This column was composed for the Winter 1997-98 edition of SageWoman, its theme, Angels & Guardians.
As I prepare to post this essay, I am blown away. For in my recounting of the final story below, I did not recognize until just this moment that “Bo,” the black German Shepherd that my nemesis then-husband Phil had brought into our lives, was a guardian, indeed that Bo embodied the Wolf that had flashed through in my Big Dream six years earlier! In telling the story for SageWoman, I had not mentioned Bo, in the interests of brevity (I thought!), and focused only on the theme of the Yellow Eyes from the dream image of the Wolf, rather than on the magnificent animal form from within which they shone through in my time with Phil six years later! In other words, though I didn’t realize it then, my love for Bo had already eclipsed, or maybe I should say transformed, my fear of the dream Wolf. And yet that transformation had to be demonstrated in action. Which it was, as you will discover.
BTW: As you can see above, when telling stories of angels and guardians, it’s often the case that we must somehow relate, cross, blend several dimensions at once. This makes these stories difficult to tell, and so most people, programmed to live in only one dimension at a time, don’t tell them, for fear of being called “crazy.”
ANGELS & GUARDIANS I have known
by Ann Kreilkamp
Usually when we consider guardians and angels, we ask, “Do they really exist?” And I imagine that only those who have not experienced the presence of a guardian or angel would ask such a question.
If we put real flesh and blood people into the category of guardians and angels, then of course, I doubt that anyone would deny that there has been at least one time when he or she had not been helped in some way or other by someone else.
Usually, however, we think of guardians and angels in metaphysical terms, by which I mean “meta” or beyondthe “physical.” Guardians and angels are supposedly entities that appear in one’s dreams — or daydreams. Others may tell us we simply have a “large imagination” — implying that the imagination, of course, is not real — but we know better. Something is at hand; “it” walks by my left shoulder, or leads the way. It appears and disappears at will. Sometimes there are lots of them, sometimes only one; sometimes I feel utterly abandoned.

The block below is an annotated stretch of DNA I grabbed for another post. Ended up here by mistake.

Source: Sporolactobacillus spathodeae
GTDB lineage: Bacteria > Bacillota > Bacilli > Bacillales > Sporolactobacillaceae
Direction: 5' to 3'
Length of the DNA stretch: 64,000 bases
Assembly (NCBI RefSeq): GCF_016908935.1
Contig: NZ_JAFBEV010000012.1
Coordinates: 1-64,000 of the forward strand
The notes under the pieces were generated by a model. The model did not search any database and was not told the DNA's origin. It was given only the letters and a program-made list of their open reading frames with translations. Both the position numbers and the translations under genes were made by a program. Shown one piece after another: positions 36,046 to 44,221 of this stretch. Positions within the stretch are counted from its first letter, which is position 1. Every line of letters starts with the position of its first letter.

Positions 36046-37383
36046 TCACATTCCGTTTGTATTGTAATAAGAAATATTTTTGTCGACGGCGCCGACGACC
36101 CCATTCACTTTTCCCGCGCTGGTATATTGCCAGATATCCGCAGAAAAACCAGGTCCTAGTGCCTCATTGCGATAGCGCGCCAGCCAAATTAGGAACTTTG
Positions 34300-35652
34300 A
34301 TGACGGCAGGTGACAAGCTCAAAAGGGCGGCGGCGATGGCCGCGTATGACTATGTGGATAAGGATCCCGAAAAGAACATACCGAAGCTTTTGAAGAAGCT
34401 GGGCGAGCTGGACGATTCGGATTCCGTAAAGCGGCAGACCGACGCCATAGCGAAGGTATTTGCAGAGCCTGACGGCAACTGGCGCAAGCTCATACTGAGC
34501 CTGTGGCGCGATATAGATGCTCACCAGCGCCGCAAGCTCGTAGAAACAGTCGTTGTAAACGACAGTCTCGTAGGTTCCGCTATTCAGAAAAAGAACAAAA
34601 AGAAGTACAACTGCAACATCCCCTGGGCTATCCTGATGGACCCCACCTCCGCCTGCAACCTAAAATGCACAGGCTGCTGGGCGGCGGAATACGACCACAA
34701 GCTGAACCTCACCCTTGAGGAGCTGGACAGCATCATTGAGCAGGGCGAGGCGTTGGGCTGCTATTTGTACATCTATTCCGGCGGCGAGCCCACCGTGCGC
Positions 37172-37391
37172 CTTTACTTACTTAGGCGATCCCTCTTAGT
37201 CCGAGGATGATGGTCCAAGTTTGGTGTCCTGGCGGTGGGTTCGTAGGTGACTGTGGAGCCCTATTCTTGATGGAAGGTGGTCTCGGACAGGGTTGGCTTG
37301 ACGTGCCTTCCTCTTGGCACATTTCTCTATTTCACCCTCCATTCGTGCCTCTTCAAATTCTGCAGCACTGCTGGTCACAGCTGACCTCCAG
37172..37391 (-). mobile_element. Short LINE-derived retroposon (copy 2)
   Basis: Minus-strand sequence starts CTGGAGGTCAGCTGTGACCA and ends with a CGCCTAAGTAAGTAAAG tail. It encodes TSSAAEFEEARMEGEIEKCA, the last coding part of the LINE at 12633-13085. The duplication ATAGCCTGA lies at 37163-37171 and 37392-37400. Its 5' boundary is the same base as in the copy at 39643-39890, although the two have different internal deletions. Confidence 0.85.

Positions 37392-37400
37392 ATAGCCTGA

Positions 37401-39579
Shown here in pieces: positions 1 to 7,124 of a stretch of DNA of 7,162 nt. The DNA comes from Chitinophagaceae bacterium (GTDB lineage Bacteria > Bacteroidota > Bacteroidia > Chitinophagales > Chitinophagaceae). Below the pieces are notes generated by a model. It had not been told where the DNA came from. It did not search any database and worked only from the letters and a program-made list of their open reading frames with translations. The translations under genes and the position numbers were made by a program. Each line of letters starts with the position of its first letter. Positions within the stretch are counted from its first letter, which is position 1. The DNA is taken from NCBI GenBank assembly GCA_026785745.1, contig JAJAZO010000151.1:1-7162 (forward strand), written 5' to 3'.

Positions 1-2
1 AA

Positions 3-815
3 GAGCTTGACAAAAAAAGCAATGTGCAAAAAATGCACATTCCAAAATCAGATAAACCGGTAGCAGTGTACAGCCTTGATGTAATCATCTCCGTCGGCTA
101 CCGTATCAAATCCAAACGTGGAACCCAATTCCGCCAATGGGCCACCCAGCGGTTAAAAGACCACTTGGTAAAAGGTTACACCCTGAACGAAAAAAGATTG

Not too many people talk this way, however. Most people are more rational, and would try to “prove” the actual, real, or at least quasi-physical existence (i.e., it takes the form of a “cloud,” a “burning bush,” a “bright light,” a “ghost,” etc.) of any supposed guardian or angel. And most people wold also require that for even any quasi-physical manifestation to be “verified,” there must be at least one credible witness to the event; otherwise it is not “objective,” but imaginary.
This makes the existence of guardians and angels difficult to “prove,” since, almost by definition, they are present, as a kind of ally, in private, for the individual. Indeed, it is often the discovery of such allies that helps a person feel not so alone in the world. Once one has understood, through experience, that one does have guides, life changes irrevocably. The rational mind gives up control, and we surrender to mystery.
Rather than asking “do guardians and angels exist?” a more fruitful question might be, “If there are guardians and angels, what possible forms might they take? How might we know their presence? Once we ask this question, we might find that even the disbelievers “in such nonsense” changing their minds.
Can anyone truthfully say that he or she has not been “helped” in some way at some point in life by something that cannot be rationally explained?
A typical experience: I am driving my car along a straight stretch of highway; my body is on automatic, my mind somewhere else. All of a sudden, something makes me turn my head slightly to the left. A deer comes into view, running straight for the road. I have exactly enough time to slow down so that I do not hit the deer.
Why did I turn my head at that moment?
Anyone who drives a car has experienced this process of going on automatic, using the body to direct the car’s course, knowing that something (what? the subconscious? But what is that? Maybe the subconscious, among other things, is everybody’s guardian angel) will catch your attention if there needs to be something attended to. I honestly don’t know any driver who “keeps his attention on the road” at all times. And I feel that unless we did have guardians of some kind, watching out for us with their 360° vision, there would be many many more car accidents than there in fact are.